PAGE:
Spam: Fighting the Machine

Spam is defined as "a canned meat product made mainly from ham."

Hm. Did you come here to read about ham?

Spam is also defined as "irrelevant or inappropriate messages sent on the Internet to a large number of recipients." That’s probably the definition we should discuss.

While spam is usually delivered via the Internet, it can also be distributed via traditional phone systems and cellular networks in the form of texts and phone calls.

Generally, spam refers to unsolicited:
  • Email
  • SMS messages (texts)
  • Social media messages
  • Phone calls

How do “they” get to me?

Several avenues are available for acquiring your contact information.
  • You gave them the information directly.
  • It is freely available on your social media profile.
  • It was leaked in a breach.
  • It was voluntarily shared by a 3rd party that you may or may not have authorized to sell/share your information.
But who are "they"?

Is it an individual person trolling me?

Most likely not. It’s usually one of two situations:
  • An actual spam bot/botnet run by people with dubious intent
  • An organization that wants you to buy their product/service
Bot - computer (likely part of a botnet) that is configured to perform a simple task repetitively over the Internet
Botnet - network of bots, usually very large in number

Some real-world information

  • A very relevant incident from just a few months ago – The River City Media spam list. This list contained over 1 billion contacts.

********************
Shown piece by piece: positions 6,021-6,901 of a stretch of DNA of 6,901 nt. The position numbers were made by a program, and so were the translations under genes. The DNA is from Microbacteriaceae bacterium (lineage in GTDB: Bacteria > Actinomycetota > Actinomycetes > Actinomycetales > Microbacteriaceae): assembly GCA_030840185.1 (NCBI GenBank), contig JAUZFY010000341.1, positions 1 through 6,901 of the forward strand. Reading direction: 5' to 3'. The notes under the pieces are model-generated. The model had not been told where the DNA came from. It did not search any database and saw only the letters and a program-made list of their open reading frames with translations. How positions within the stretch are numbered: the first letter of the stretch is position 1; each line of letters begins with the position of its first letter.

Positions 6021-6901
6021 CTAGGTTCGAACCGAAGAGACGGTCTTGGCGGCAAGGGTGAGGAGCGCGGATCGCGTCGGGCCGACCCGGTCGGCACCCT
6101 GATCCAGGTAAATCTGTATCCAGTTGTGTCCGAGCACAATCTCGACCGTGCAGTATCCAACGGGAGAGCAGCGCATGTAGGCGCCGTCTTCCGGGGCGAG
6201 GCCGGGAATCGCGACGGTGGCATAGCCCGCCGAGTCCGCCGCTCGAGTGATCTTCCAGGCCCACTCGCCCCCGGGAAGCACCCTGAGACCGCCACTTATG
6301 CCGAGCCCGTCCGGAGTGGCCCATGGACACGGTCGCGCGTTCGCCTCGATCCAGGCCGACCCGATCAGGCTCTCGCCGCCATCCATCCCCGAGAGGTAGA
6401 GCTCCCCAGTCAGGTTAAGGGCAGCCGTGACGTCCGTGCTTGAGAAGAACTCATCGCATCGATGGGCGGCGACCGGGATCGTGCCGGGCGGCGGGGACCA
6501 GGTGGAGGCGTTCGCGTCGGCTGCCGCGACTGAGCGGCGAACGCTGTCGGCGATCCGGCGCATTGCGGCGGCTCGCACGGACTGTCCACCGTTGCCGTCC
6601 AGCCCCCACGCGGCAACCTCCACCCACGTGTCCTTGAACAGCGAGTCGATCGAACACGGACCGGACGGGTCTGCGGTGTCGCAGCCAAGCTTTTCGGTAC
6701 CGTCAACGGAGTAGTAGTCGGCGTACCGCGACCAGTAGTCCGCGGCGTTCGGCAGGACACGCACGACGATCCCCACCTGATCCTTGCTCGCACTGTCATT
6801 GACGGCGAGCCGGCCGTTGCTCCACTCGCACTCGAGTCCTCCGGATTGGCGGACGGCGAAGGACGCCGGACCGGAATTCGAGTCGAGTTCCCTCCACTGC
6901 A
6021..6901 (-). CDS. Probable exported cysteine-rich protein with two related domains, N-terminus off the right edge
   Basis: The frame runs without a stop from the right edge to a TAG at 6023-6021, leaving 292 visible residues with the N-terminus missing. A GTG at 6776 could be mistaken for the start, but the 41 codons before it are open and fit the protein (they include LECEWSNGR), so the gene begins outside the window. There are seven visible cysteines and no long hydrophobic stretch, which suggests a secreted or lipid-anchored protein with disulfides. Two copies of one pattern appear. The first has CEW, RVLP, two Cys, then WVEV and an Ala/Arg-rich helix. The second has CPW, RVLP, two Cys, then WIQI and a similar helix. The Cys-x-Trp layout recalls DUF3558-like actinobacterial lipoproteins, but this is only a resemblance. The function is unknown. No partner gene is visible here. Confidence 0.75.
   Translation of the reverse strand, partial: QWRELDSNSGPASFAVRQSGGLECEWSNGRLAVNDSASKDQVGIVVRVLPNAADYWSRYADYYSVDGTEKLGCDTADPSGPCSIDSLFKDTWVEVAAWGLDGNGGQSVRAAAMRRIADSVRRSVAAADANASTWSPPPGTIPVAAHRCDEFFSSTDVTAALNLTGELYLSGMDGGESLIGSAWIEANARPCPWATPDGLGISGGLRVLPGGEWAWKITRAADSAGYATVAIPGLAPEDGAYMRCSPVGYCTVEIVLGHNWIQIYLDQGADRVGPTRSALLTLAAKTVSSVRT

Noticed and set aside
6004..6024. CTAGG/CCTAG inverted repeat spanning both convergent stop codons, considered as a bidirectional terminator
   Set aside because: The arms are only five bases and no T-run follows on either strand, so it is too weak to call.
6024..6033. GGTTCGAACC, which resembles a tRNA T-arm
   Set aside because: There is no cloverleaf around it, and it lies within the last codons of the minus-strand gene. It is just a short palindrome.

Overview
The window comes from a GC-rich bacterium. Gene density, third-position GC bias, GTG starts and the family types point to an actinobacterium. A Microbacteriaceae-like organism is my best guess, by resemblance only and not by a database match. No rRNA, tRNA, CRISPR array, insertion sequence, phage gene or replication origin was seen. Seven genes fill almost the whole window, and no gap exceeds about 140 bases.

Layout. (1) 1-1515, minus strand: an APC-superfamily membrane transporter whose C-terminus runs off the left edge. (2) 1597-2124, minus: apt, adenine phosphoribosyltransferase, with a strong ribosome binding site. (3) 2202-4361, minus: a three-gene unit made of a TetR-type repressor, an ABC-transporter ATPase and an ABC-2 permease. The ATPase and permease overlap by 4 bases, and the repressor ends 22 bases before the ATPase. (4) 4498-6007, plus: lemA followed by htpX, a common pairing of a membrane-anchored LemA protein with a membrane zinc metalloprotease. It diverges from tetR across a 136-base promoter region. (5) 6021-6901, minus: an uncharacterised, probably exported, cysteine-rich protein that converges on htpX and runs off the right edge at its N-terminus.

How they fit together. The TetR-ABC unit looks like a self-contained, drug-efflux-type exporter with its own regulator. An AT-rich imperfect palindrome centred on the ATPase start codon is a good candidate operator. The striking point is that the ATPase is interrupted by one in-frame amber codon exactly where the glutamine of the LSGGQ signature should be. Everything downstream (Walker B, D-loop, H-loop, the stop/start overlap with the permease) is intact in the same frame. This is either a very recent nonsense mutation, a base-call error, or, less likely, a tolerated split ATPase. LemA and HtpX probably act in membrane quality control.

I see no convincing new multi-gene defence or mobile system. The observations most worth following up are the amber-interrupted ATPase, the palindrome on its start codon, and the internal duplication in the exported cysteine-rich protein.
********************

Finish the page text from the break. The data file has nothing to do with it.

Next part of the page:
• Twitter’s massive botnet – can be used to deliver spam
  • The Spamhaus Project – organization that fights spam delivery. They have taken heat in the past for their work.
  • Spam Nation” – Brian Krebs, a well-known security journalist, has documented and uncovered details about spam delivery networks. 

What can I do?

Before I list the options, let me point you to a great resource to use for monitoring your own accounts. This website - - is operated by a security professional named Troy Hunt, who lives in Australia and is well-known in the development security world. He’s also a Microsoft MVP and has authored/taught many development security courses.

Now for the options:

Option 1: Forward that message to me (or another trustworthy security professional friend of yours). I like examining and investigating these things, and I can help you put a stop to it as well. If it is a social media profile - go ahead and report the profile.

Option 2: Delete it and go on about your day.

Option 3: Click/Tap/Respond. This usually is the worst thing you can do in response to spam. You don’t know who it is or where it came from, so your curiosity is piqued. You want to know where it’ll take you. A saying about curiosity and felines comes to mind.

Additional resources:


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